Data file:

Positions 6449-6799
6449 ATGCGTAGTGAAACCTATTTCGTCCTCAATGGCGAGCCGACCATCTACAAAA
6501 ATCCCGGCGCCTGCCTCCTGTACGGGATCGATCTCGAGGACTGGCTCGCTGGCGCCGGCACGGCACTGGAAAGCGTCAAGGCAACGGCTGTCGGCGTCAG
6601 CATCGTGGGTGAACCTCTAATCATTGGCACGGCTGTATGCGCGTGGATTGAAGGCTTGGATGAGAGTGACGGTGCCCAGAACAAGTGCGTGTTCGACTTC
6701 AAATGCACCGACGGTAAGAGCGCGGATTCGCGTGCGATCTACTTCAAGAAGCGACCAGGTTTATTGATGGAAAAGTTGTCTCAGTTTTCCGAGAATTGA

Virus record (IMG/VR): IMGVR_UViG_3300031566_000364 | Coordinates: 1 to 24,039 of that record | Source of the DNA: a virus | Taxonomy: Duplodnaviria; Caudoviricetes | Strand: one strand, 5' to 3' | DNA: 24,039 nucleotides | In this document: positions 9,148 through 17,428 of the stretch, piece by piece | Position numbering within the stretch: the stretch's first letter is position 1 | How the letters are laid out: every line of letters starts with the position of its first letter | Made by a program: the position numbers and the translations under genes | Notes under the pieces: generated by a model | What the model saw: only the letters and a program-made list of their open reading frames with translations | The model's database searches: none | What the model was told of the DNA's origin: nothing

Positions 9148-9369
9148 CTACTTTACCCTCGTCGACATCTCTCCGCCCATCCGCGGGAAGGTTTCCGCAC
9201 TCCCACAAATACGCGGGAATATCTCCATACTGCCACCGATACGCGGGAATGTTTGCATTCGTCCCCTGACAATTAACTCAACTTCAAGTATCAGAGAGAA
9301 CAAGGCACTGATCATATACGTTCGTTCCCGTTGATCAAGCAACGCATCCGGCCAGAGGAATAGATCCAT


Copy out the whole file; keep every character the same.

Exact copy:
Positions 6449-6799
6449 ATGCGTAGTGAAACCTATTTCGTCCTCAATGGCGAGCCGACCATCTACAAAA
6501 ATCCCGGCGCCTGCCTCCTGTACGGGATCGATCTCGAGGACTGGCTCGCTGGCGCCGGCACGGCACTGGAAAGCGTCAAGGCAACGGCTGTCGGCGTCAG
6601 CATCGTGGGTGAACCTCTAATCATTGGCACGGCTGTATGCGCGTGGATTGAAGGCTTGGATGAGAGTGACGGTGCCCAGAACAAGTGCGTGTTCGACTTC
6701 AAATGCACCGACGGTAAGAGCGCGGATTCGCGTGCGATCTACTTCAAGAAGCGACCAGGTTTATTGATGGAAAAGTTGTCTCAGTTTTCCGAGAATTGA

Virus record (IMG/VR): IMGVR_UViG_3300031566_000364 | Coordinates: 1 to 24,039 of that record | Source of the DNA: a virus | Taxonomy: Duplodnaviria; Caudoviricetes | Strand: one strand, 5' to 3' | DNA: 24,039 nucleotides | In this document: positions 9,148 through 17,428 of the stretch, piece by piece | Position numbering within the stretch: the stretch's first letter is position 1 | How the letters are laid out: every line of letters starts with the position of its first letter | Made by a program: the position numbers and the translations under genes | Notes under the pieces: generated by a model | What the model saw: only the letters and a program-made list of their open reading frames with translations | The model's database searches: none | What the model was told of the DNA's origin: nothing

Positions 9148-9369
9148 CTACTTTACCCTCGTCGACATCTCTCCGCCCATCCGCGGGAAGGTTTCCGCAC
9201 TCCCACAAATACGCGGGAATATCTCCATACTGCCACCGATACGCGGGAATGTTTGCATTCGTCCCCTGACAATTAACTCAACTTCAAGTATCAGAGAGAA
9301 CAAGGCACTGATCATATACGTTCGTTCCCGTTGATCAAGCAACGCATCCGGCCAGAGGAATAGATCCAT